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T-33 Cocked Nose Wheel

by Lt. Col. (then Captain) John Larrison (USAF Ret)

One of the unique things about the T-33 Trainer used for Basic Pilot Training in the 1950s and early 1960s was the lack of nose wheel steering.  The nose wheel was designed to freely swivel based on the use of the independent left and right main gear wheel brakes. 

As with most aircraft the brakes were independently controlled by toe pressure on the left or right rudder pedals.  During normal taxi, take-off, and landing speeds, this was not a problem.  However, at very low speeds, when first starting to move or when almost stopped, brake steering could lead to a situation known as a “Cocked Nose Wheel.”  The most common cause was a student trying to make small changes in direction when pulling into a parking spot.  These actions could lead to a cocked nose wheel where it flops over to a full left or right position of about 45°.  In a congested area like the parking ramp, this would require a crewchief to straighten the nose wheel.

However, this cocked nose wheel story did not occur on the parking ramp.  It involved two key individuals: a solo student and an instructor pilot performing Senior Mobile Controller duties.  During student training operations, control of the runway and traffic was performed by an instructor in a mobile control unit located at the landing end of the runway.  This story is about a solo student who had been cleared onto the runway by mobile for take-off. 

This requires the pilot to taxi onto the runway and lineup in a take-off position headed straight down the runway.  He then performs the “Pre-Takeoff” checklist items prior to brake release, full power, and take-off. 

A key portion of these pre-takeoff checks was a check of engine operation at 80% power.  This required heavy brake pressure to hold the aircraft with the power at 80% while engine instruments were checked to insure they were all proper, “In-the-Green.”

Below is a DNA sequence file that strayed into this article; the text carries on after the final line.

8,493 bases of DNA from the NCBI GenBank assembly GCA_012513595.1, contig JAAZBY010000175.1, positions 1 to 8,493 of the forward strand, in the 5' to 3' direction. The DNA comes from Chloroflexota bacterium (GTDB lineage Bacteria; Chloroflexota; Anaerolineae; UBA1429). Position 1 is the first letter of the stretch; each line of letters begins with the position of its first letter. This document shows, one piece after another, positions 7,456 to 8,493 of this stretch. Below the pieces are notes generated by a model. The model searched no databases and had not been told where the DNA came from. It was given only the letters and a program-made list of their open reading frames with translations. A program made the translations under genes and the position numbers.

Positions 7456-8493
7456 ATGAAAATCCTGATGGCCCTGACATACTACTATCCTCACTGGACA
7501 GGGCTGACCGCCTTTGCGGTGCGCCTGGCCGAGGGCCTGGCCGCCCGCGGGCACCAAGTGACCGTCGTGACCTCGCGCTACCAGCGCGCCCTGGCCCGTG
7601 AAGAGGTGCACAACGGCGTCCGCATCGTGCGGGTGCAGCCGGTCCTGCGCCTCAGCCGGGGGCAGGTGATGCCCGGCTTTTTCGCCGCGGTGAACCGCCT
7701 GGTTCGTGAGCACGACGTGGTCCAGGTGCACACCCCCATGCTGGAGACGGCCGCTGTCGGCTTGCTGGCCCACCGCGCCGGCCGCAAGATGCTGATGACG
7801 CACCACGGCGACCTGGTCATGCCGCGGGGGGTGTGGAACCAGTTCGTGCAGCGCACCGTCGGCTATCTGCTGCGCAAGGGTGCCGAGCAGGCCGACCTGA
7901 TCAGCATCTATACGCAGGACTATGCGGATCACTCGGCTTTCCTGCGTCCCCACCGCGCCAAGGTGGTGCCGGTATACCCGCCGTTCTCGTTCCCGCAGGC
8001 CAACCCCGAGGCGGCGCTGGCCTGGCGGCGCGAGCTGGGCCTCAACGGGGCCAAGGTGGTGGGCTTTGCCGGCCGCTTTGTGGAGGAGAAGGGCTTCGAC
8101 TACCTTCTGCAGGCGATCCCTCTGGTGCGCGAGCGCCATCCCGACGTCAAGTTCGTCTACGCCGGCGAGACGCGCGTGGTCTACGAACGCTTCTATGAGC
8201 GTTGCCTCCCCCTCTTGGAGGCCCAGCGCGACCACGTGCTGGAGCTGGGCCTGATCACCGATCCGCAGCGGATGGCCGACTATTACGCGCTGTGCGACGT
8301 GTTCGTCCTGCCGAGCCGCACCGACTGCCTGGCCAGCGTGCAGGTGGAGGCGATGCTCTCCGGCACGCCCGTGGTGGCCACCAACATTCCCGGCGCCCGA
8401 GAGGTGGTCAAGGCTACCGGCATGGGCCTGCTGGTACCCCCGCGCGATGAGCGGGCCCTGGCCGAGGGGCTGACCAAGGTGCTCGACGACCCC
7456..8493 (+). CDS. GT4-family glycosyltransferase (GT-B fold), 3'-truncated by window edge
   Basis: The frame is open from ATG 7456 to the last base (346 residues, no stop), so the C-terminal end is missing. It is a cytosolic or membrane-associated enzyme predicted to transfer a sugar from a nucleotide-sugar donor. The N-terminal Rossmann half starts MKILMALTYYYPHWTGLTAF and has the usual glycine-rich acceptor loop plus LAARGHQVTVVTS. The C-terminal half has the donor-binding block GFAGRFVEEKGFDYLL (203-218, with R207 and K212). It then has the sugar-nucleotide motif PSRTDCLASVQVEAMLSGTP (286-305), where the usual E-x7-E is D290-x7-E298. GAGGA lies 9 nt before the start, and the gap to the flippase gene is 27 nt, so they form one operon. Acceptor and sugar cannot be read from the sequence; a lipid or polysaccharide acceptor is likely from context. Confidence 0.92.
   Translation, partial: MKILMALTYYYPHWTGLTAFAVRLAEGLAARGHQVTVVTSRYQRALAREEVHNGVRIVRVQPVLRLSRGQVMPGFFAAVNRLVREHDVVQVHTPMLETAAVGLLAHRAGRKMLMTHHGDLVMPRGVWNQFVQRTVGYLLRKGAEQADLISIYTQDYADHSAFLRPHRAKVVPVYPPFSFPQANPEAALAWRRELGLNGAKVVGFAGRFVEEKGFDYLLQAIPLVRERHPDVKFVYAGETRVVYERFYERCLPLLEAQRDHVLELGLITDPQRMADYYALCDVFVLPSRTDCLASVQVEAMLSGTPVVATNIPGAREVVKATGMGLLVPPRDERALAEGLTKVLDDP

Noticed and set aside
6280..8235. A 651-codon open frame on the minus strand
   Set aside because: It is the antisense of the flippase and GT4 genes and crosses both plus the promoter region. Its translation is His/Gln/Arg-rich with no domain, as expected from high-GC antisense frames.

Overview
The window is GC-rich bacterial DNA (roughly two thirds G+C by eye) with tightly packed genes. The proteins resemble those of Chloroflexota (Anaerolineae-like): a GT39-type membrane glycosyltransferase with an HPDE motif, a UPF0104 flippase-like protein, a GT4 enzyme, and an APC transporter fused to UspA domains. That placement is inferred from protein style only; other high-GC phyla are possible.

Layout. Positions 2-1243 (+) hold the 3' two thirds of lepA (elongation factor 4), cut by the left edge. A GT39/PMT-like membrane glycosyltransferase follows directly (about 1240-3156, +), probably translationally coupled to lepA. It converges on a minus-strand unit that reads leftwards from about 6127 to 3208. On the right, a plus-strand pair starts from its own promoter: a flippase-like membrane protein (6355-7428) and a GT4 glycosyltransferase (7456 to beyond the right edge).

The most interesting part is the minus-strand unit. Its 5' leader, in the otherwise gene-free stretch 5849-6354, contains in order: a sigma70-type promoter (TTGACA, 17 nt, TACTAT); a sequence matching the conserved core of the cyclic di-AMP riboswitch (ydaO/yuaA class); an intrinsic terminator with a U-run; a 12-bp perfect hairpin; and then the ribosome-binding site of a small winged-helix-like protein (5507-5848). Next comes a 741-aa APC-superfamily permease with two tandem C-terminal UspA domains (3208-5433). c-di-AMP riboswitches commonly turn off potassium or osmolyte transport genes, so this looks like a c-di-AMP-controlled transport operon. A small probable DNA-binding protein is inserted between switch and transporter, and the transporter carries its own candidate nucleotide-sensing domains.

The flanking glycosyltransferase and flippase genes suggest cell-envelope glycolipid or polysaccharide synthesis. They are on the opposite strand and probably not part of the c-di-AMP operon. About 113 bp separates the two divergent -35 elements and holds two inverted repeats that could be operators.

The student had taxied into position, abeam of the mobile unit and lined up straight down the runway.  The brakes were pumped to hold the aircraft during checks; however, the brake pressure was not held strong enough to prevent one wheel from moving slightly during the student’s prolonged engine instrument checks.  While looking in the cockpit, he did not notice that this wheel creep led to an inevitable “Cocked Nose Wheel.”  Visualize a T-33 on the runway; student’s head in the cockpit checking instruments, right wheel brake letting the right wheel slowly roll, resulting in a cocked nose wheel.  The T-33 was now doing a slow 360° pivot around the left main gear.  With the student being the only aircraft on the runway, the senior mobile controller made a simple radio call to the student.  “Warlock 58, the next time the runway comes by,  you’re cleared for take-off.”

That call shall long be remembered by those at Vance and it was good for a laugh.  Today I’m afraid the result would be different.